Why Does CPU Bottleneck at 1080p?

A CPU (Central Processing Unit) bottleneck occurs when your CPU becomes your computer system’s weakest link.

In most cases it restricts your GPU (Graphics Processing Unit) from performing at its maximum potential. It also slows down your entire computer system as a complete unit.

Does your computer slow down drastically when gaming at 1080p resolution, despite having a GPU with low workload? Read on to know why the CPU bottleneck at 1080p, since most graphics processing is handled by your GPU.

Reasons Why CPU Bottleneck at 1080p

Why Does CPU Bottleneck at 1080p

There is only one reason as to why the CPU bottleneck at 1080p. It is because gaming at 1080p resolution is less GPU intensive, and not more CPU intensive.

Since, CPU bottleneck occurs, it is often misunderstood that CPU prevents smooth gaming at and beyond 1080p.

Read on to know more and understand what actually causes your computer to slow down when gaming at 1080p.

CPU’s Role in Gaming

Your CPU is referred to as your computer’s brain, therefore just like a brain does, your CPU is tasked with simultaneously executing numerous processes.

It must be capable of processing several different types of operations like opening and working on spreadsheets, browsing online, editing videos and attending online meetings.

During gaming your CPU is responsible for processing data associated with the physics and logic of any game. It records how a user interacts with a game and then calculates what changes need to be made in game scenes.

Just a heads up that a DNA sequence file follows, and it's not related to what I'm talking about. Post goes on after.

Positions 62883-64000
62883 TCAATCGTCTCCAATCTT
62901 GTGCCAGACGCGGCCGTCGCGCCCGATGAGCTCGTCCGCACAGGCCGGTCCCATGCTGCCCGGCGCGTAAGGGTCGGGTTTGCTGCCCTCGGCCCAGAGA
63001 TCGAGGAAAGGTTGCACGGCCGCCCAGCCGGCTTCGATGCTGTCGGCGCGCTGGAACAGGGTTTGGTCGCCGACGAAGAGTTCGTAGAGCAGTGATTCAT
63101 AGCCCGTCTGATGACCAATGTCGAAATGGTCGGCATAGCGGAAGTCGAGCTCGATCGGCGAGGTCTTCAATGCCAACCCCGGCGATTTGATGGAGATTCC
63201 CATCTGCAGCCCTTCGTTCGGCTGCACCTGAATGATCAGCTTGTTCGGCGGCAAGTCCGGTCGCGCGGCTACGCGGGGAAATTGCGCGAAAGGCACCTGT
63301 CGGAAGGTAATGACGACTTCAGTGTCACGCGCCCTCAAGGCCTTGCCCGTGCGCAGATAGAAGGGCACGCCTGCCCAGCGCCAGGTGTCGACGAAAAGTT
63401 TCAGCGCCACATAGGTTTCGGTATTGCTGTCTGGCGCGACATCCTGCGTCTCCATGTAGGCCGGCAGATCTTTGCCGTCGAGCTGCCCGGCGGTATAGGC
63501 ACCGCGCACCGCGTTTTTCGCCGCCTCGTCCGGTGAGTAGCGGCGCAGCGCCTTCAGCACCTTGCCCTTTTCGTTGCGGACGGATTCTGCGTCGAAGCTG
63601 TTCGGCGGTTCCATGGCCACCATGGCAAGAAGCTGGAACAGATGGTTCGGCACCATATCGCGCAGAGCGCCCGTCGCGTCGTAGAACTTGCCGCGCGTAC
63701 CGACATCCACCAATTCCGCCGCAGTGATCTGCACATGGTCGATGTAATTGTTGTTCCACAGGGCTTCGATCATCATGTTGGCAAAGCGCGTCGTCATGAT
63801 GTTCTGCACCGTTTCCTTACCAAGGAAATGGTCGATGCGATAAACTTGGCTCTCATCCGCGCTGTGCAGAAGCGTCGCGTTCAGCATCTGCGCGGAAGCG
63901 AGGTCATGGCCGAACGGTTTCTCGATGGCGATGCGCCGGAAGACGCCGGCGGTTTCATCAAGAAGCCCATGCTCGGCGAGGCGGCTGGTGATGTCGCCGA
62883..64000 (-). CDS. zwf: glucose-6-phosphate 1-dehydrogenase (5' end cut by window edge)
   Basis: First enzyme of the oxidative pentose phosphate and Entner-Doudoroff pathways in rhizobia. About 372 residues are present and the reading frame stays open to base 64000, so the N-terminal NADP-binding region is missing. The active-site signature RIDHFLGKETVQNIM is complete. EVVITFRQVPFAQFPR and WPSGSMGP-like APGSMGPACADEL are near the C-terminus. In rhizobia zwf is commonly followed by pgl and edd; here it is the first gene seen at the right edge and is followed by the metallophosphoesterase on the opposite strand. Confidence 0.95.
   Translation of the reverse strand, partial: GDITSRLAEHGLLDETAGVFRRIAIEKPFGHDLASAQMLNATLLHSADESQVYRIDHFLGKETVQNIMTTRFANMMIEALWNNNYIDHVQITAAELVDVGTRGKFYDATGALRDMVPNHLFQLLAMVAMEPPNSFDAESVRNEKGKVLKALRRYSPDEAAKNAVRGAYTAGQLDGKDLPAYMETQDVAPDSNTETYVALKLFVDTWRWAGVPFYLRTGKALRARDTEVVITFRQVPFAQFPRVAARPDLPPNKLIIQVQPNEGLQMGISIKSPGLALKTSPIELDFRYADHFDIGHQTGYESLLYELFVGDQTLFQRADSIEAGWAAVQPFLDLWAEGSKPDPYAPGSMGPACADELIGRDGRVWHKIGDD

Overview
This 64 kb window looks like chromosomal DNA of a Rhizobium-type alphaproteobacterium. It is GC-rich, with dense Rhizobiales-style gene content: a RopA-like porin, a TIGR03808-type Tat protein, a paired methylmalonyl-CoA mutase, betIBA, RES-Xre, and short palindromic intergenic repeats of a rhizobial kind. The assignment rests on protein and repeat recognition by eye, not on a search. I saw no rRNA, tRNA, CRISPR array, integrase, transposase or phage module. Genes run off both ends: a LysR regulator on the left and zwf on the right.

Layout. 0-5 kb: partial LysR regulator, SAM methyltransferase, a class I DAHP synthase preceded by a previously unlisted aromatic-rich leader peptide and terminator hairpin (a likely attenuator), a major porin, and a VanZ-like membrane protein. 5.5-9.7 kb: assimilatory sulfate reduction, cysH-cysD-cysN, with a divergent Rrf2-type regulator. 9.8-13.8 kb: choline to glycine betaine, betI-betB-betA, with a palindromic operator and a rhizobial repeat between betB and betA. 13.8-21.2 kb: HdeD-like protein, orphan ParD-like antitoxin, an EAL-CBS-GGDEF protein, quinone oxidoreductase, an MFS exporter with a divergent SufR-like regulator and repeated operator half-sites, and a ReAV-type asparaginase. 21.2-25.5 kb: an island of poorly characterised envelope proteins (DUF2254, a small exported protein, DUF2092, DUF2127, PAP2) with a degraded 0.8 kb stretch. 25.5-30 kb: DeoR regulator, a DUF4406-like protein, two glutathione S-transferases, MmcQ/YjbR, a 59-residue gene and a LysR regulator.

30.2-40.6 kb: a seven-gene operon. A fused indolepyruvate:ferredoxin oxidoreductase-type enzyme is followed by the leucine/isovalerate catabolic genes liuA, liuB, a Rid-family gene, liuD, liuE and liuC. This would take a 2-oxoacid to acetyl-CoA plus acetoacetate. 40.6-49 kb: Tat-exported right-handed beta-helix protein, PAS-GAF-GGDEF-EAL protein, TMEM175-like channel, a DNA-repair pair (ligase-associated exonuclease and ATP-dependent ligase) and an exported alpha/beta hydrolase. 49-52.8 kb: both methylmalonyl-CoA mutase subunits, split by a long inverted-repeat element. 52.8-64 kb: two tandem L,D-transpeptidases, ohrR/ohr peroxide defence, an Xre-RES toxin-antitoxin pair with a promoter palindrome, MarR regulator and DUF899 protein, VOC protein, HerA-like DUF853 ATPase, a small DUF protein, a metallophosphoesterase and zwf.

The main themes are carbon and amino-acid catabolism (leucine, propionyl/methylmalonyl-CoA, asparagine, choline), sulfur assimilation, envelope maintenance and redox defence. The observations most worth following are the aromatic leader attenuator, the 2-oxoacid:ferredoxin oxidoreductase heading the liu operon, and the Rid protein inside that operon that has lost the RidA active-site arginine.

This information is then relayed to your GPU. Based on your interactions, CPU interprets and communicates to your GPU how each object should look, behave or react.

To further elaborate, your CPU performs these actions while gaming:

  • AI and non-player characters – Inside a game, a complete universe exists where you, as an in-game character have to interact with fields, objects and enemy characters. These interactions need to be carried out according to a fixed set of rules and preset conditions.
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For instance, in a game based on sports, your character needs to put a ball through a goal post to be able to score.

Your CPU’s role is to execute these rules created by game developers. Hence, your CPU calculates your score based on where your ball lands.

Some conditions are flexible and change according to a player’s skill levels, and it is your CPU that enables these changes in your gaming experience.

  • Collision detection and hitboxes – In order to kill an enemy character on your first attempt, it is necessary to aim accurately. Your CPU decides based on calculations of distance and several other factors if a bullet will hit or where it will make contact with an enemy character’s body.

This is done through creation of 3D shapes known as hitboxes that are attached to a game’s characters.

This logic is also used for detecting collisions and if a punch will land in fighting games.

Hitboxes do not have a physical form i.e., they are invisible to a player, therefore, their creation and maintenance is completely dependent on your CPU.

GPU’s Role in Gaming

GPU plays a major role in gaming computers even though it is only assigned a few specific tasks that it is capable of performing well.

Your GPU’s most important role is processing graphical data through millions of calculations that are carried out parallelly.

Your CPU sends frame details to your GPU, which converts them into visual scenes and shapes which are then displayed on your system’s screen.